We would be bold, indeed, to suggest that a new bull market was just around the corner. However, the shocking, across-the-board decline in stocks has created opportunities. Unwinding of leverage in the system has caused indiscriminate selling of high-quality stocks. Prices today reflect the systemic pressures facing the economy—too much bad debt, uncertainty and fear— rather than a realistic valuation based on long-term cash flows to investors. Large companies with strong balance sheets, lots of cash, little or no need for outside financing and a leading position in their industry have been driven to what seems to be bargain prices.

* * *

We are well aware that clients are upset with the performance of their accounts this past year. We feel every down tick in prices acutely, as we know that our success has always depended on clients’ continued confidence and long-term prosperity.

Fundamentally, we are value investors. We tend to buy stocks that have declined substantially and have modest valuations relative to their long-term prospects. This approach, which has served our clients well over the last fifty years, failed to protect against losses in the face of the most serious systemic failure we have ever experienced.

We believe that capitalism, despite the ferocious destruction from its periodic storms, represents the surest way to maximize individual and societal well-being. The markets, so central to capitalism, may be “out of service”, but they won’t be forever. As the flood of bad news begins to subside, we are confident that the tools that have served so well in the past will regain a sharp edge.

Fortunately, clients have substantial cash in their accounts. Investing that cash in depressed securities is usually the best way to recoup losses. We do not wish to encourage clients to go where they may not want to go. But this is a discussion we intend to have with you in the coming months.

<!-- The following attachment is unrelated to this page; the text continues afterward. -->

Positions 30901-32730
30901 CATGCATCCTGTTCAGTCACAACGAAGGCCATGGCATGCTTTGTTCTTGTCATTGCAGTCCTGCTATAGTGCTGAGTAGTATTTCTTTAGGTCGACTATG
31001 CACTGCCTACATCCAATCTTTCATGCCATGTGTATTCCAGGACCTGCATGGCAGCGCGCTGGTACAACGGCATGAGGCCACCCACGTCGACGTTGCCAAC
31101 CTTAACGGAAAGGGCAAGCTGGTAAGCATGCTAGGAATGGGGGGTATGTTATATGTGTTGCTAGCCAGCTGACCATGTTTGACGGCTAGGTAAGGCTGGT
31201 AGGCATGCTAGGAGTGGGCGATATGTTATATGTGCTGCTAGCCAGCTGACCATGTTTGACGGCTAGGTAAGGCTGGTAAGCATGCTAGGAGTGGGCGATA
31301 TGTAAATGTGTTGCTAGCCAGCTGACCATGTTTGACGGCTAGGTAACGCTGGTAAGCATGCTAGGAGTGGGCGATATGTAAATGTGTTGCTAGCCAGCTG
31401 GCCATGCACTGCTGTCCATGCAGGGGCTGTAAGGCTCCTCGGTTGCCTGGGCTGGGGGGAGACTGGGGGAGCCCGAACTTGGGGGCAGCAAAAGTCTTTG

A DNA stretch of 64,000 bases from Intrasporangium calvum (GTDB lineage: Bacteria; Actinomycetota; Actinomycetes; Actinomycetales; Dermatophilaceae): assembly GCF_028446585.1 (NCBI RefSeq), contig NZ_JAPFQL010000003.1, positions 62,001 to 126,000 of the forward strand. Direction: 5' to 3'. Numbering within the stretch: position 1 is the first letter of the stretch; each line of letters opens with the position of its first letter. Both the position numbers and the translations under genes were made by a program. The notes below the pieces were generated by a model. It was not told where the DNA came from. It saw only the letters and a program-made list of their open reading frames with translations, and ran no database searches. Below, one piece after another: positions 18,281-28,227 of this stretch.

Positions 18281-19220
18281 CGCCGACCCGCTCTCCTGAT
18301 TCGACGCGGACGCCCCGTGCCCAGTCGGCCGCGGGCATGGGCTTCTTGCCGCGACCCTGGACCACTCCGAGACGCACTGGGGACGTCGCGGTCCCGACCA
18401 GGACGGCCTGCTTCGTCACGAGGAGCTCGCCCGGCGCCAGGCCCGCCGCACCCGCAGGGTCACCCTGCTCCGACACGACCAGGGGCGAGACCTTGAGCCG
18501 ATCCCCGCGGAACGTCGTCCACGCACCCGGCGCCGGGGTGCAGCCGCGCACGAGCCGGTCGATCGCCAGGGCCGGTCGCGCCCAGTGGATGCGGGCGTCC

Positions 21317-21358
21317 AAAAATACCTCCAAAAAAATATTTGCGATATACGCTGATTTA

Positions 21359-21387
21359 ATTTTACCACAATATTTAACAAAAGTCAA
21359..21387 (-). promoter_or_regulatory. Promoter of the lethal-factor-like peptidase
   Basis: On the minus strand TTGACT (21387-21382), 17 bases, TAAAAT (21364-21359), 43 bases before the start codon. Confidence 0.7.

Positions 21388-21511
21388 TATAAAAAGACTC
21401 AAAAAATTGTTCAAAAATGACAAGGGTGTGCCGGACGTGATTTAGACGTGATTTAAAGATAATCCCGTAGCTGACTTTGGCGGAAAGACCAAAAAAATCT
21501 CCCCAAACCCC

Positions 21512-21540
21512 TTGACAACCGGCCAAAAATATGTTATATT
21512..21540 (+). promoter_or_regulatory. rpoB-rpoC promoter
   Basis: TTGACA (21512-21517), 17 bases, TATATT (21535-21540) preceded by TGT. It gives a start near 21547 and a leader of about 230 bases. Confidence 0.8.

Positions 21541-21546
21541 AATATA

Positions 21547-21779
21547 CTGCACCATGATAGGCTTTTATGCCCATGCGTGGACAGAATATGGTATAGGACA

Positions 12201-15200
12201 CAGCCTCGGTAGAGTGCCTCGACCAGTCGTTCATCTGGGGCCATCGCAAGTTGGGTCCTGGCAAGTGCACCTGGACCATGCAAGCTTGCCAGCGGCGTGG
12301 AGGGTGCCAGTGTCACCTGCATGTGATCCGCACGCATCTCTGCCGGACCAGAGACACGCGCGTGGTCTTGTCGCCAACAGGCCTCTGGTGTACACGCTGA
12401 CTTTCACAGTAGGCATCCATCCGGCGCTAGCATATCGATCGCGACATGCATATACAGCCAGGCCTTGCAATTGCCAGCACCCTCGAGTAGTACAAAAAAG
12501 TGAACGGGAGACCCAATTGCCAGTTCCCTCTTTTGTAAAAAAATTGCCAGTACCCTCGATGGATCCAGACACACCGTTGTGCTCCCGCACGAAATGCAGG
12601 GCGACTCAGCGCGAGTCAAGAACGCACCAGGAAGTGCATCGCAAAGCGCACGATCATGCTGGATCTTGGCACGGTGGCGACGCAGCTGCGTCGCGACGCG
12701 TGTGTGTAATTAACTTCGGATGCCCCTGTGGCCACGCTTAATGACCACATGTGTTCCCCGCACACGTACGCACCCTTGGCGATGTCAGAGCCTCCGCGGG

* * *

Along with many of you, we find the news of fraud by investment manager Bernard Madoff deeply disturbing. We are shocked by the alleged magnitude of the fraud but even more so by the betrayal of trust.

We wish to remind clients that P.R. Herzig & Co. has explicit policies and procedures to protect our clients. All client assets are held in custody at Pershing LLC, a subsidiary of the Bank of New York Mellon that holds over $700 billion in client assets. All movements of funds or securities are reported on monthly account statements. As an additional precaution, Pershing notifies clients of these movements by mail the next day. We have great confidence in Pershing. They are conservative, professional and reassuringly bureaucratic. No short cuts permitted.

For over 50 years P.R. Herzig & Co. has adhered to the highest ethical standards. As holders of the Chartered Financial Analyst designation, our employees are held to a higher standard than is required by regulators. At the end of the day, though, our motto continues to be simply, “Do the right thing.”

Sumner, Arthur and Jon join me in wishing you a healthy and prosperous New Year!

Tom Herzig